I did manage to sleep past sunrise Monday morning, but the sun wasn’t very high before everyone on the boat started moving around looking for breakfast. I took a quick snorkel and found that a school of jacks was under the boat. Cade threw his line in the water and within minutes had reeled one in on his makeshift fishing pole, crafted from an old boat pole, two discarded battens, several hose clamps, and a lot of tape.
The Sail Caribe captain on duty called us back about the dinghy and suggested we empty the water trap on the fuel filter. We did, and it started right up, so we told them all was good. Big mistake. Although it started after dumping the filter, it wouldn’t hold idle, and it made getting from the boat to shore for the rest of the week a giant headache. We’d have to rev it up to start it, then throttle down, pop it into gear, and then immediately rev it back up again. It was a process that required perfect timing or the engine would die and take ten minutes to start again. In retrospect, we really wish we’d insisted they fix or replace it that morning before we left the area.
The rest of the morning was pretty relaxing.
Just after the first ferry showed up with El Conquistador visitors we realized we were on a mooring ball that said DIVE USE ONLY instead of DAY USE ONLY, which explained why there was a cattleboat full of people waiting to snorkel sitting and staring at us. We quickly moved balls and finalized our plans with Batubara and Chateau du Mer to head south to Vieques.
We had a nice day of sailing between islands, and Mary while still anxious, seemed to be getting more used to the swells. She had no trouble prepping lunch while we were underway.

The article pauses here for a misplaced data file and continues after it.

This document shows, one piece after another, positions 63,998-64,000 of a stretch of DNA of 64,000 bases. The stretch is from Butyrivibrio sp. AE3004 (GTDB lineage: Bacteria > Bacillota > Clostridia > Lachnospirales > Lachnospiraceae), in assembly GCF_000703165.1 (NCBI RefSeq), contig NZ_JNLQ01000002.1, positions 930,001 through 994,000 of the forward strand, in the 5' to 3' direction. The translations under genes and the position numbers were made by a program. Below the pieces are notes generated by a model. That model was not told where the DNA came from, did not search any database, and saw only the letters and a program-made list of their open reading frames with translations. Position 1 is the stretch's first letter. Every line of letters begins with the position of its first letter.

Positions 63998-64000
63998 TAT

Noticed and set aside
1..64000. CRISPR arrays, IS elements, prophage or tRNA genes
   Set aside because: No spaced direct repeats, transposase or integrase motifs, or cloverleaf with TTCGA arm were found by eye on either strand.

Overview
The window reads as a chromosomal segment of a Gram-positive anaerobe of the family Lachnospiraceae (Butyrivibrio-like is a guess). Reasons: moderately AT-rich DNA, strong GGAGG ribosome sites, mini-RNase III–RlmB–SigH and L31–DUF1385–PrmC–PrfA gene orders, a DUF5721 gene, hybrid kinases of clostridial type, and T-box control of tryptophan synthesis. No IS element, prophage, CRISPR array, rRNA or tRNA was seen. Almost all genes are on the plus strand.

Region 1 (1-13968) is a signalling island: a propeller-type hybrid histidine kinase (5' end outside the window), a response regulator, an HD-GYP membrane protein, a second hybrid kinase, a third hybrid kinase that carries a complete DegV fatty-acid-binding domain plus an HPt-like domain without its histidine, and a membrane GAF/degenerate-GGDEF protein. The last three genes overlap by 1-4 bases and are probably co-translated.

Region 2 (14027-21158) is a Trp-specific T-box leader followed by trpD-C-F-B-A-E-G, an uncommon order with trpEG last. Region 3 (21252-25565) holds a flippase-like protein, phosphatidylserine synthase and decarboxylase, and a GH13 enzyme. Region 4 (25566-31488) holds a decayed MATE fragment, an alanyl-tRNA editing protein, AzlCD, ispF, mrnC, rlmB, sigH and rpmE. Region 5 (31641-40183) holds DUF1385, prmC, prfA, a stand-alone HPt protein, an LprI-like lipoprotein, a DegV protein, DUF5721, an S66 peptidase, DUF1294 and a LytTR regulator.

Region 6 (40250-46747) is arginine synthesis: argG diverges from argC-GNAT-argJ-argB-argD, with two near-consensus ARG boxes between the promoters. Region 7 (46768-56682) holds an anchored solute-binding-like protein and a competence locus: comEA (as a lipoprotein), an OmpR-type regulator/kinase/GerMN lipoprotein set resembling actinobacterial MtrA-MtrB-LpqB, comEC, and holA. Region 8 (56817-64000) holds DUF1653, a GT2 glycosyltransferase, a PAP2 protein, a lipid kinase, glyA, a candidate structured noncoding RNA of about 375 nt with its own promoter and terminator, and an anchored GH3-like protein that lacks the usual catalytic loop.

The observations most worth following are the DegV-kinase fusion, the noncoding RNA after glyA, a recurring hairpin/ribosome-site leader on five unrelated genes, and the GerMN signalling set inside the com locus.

Although we all left at different times, at one point we all ended up sailing together.
Not that the teens remembered any of it. Once we hit the open water, they were passed out.
We dropped anchor at Punta Arenas, and I put on a snorkel to “dive my anchor” for the first time. It’s a pointless activity in Galveston Bay since there’s zero visibility in our water.
When I made it to the anchor, I found a small fish had already decided the dugout area under the plow would make a great new home. I hope he enjoyed it for the one night we were there.
Mary and I kayaked to the beach, and while pretty, the sand was grainy and hard to walk on. There were also lots of spiny anemones along the water line, so we had to be very careful where we stepped.
We ended up being the only three boats anchored in the area.
When we got back we cleaned up and set out snack trays for the pirate party as our guests came dinking over with their eyepatches on.
Andy and Jayne graciously donated a bottle of Ron Zacapa XO Solera Gran Reserva Especial for the party. I’m not much of a liquor drinker, but I don’t think I’ve ever had rum quite so good.
It was a bit crowded to have 17 people aboard Caicu, but everyone had a great time. Then, as the sun went down the crews of Batubara and Chateau du Mer departed, so that we could cook dinner.
The teens whipped up some spaghetti, and we all laid on the tramps looking up at the milky way. We saw two shooting stars that night before heading in to bed.
That’s when we discovered the air-conditioner had quit. The generator was running fine, but the air-conditioner was completely dead. We opened the salon settee to find that AC unit was half submerged in water.
Thankfully it was a cool, breezy night, so we opened the hatches and went to bed.